It was a meeting of two American masters: Robert Noyce, who, in inventing the integrated computer chip and founding Intel, willed Silicon Valley into being, and Tom Wolfe, who, in holding a magnifying glass over the social and class currents that shape America, rewrote the laws of what it meant to be a journalist. Their resulting Esquire story from 1983, “The Tinkerings of Robert Noyce,” remains one of the most revealing and entertaining portraits of early Silicon Valley and the personalities, imagination, and freewheeling moxie that triggered and continue to power the computer revolution. Kara Swisher, who spent two decades covering digital issues for The Wall Street Journal before cofounding the influential technology site Re/code, joins host David Brancaccio to discuss what both Noyce and Wolfe wrought, and how the influence of each—in computers and nonfiction writing, respectively—remains as powerful and mesmerizing as ever.
Oct 31, 2016
Reggie Jackson once called himself “the straw that stirs the drink” but there was no question that Thurman Munson was the pride of the Yankees—like Lou Gehrig before him and Derek Jeter after. For Michael Paterniti, consistently one of the most inventive and entertaining magazine writers going—Munson, the gruff All-Star catcher, was the perfect childhood hero. In his 1999 profile, “The House That Thurman Munson Built,” Paterniti recalls the devastation he felt when Munson was killed in a plane crash in August of 1979—echoes of which were felt around the game when Jose Fernandez died in a boating accident last month. Paterniti joins host David Brancaccio to discuss Munson’s relationship with an unforgiving, brutal father, a tender reversal with his own children, his combative grit on the field, and why he was adored by teammates and fans alike.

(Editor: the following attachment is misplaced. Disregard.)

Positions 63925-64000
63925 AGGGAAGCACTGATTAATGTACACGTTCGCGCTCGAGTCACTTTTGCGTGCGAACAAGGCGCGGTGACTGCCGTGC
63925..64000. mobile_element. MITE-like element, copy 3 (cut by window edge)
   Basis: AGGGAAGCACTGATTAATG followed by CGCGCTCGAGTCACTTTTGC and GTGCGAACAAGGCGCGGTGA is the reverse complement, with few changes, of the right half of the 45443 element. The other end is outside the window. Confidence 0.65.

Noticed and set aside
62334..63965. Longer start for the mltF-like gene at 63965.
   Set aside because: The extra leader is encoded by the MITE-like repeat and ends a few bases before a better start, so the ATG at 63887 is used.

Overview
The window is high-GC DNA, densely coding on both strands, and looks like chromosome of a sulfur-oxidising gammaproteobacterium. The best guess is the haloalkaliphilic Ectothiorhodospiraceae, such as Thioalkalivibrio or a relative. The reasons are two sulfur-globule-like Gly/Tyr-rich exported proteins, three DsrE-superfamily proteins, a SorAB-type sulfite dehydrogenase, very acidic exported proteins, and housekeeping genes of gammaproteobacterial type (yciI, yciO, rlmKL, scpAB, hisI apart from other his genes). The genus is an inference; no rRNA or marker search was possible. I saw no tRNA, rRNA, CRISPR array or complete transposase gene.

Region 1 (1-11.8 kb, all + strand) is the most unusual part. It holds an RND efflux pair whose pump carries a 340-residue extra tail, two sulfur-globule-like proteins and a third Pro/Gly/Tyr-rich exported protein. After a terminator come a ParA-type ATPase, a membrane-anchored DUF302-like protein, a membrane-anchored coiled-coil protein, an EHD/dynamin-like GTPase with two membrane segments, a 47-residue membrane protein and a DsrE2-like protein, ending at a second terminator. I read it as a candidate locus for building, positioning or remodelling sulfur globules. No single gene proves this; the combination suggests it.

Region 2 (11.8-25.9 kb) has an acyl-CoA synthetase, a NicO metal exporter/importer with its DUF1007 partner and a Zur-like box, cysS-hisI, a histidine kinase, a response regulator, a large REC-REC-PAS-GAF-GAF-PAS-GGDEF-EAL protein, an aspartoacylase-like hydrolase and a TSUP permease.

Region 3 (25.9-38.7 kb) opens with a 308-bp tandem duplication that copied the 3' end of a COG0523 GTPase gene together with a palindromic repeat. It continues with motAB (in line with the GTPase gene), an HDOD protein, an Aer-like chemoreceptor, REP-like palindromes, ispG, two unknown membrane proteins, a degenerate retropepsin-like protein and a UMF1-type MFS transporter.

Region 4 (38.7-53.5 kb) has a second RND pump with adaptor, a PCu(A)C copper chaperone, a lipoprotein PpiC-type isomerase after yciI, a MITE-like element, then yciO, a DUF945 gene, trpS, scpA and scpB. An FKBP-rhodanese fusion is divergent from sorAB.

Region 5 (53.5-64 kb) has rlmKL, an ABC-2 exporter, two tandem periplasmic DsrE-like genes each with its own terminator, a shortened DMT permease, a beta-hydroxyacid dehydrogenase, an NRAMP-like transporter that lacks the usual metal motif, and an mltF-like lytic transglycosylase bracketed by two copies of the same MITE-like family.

Oct 24, 2016
In 1936, F. Scott Fitzgerald, then a struggling writer battling depression and alcoholism, published “The Crack-Up,” a radical series of essays in Esquire about his mental breakdown. Celebrated poet and memoirist Nick Flynn discusses with host David Brancaccio Fitzgerald’s mindset at the time, the ridicule he faced from friends like Ernest Hemingway, and how his essays set off a genre of confessional writing that persists and thrives today.
Oct 17, 2016